Skip to main content
U.S. flag

An official website of the United States government

Natural Attenuation in Source Zone and Groundwater Plume - Bemidji Crude Oil Spill

December 31, 2019

A long-term study of a 40-year-old crude oil spill provides insights about petroleum hydrocarbon natural attenuation processes and rates. In the source zone, fermentation coupled to methanogenesis is the dominant natural source zone depletion (NSZD) process, and most of the carbon mass exits the surface as CO2 efflux. Monitored natural attenuation (MNA) of the groundwater plume shows that benzene degradation is coupled to iron reduction and that the benzene plume is stable. A plume of hydrocarbon oxidation products measured as nonvolatile dissolved organic carbon (NVDOC) expanded ~20 m in 20 years. Most of the NVDOC is biodegraded by 200 m from the source, but optical data suggest there are components that persists for 300 m. Biological effects screening indicates decreasing biological effects with distance from the source.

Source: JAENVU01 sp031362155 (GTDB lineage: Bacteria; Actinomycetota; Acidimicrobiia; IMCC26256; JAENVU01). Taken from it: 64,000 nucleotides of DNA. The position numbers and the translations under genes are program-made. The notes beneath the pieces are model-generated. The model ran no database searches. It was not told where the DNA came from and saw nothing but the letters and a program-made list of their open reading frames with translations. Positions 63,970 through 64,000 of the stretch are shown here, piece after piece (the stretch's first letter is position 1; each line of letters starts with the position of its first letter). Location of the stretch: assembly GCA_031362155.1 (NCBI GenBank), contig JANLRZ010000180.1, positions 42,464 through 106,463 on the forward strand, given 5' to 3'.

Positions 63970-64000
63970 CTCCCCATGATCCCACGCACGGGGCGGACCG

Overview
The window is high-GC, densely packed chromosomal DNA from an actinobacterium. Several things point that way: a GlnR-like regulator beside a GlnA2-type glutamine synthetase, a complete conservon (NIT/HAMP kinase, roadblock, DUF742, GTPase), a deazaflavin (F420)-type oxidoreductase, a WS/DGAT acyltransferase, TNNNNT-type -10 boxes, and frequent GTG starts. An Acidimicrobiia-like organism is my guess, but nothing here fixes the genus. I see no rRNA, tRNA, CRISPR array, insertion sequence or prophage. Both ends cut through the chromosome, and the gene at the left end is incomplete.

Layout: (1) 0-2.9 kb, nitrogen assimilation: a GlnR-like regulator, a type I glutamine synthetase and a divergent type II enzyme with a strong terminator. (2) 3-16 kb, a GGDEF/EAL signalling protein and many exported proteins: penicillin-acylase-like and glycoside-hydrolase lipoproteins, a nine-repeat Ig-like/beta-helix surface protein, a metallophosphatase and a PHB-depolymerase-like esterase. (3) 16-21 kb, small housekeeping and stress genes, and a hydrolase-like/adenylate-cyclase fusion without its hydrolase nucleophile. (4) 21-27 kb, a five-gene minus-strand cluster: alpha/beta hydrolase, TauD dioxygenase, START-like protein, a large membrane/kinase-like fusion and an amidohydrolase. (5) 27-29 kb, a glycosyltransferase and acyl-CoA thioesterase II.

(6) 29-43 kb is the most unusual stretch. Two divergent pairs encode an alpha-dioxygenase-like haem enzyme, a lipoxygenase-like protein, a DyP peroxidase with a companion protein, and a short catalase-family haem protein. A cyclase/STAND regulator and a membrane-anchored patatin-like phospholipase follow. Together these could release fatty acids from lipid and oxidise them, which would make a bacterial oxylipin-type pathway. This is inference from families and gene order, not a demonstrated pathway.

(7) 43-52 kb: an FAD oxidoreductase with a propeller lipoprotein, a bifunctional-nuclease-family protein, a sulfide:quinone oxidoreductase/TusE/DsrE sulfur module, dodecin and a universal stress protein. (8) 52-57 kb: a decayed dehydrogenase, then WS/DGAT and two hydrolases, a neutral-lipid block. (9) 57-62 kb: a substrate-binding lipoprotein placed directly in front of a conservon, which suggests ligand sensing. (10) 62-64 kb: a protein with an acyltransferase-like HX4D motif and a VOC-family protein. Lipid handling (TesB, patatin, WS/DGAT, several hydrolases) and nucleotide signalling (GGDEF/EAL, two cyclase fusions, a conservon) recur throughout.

Citation Information

Publication Year 2019
Title Natural Attenuation in Source Zone and Groundwater Plume - Bemidji Crude Oil Spill
Authors Barbara A. Bekins
Publication Type Book Chapter
Publication Subtype Book Chapter
Index ID 70237844
Record Source USGS Publications Warehouse
USGS Organization WMA - Earth System Processes Division

Related Content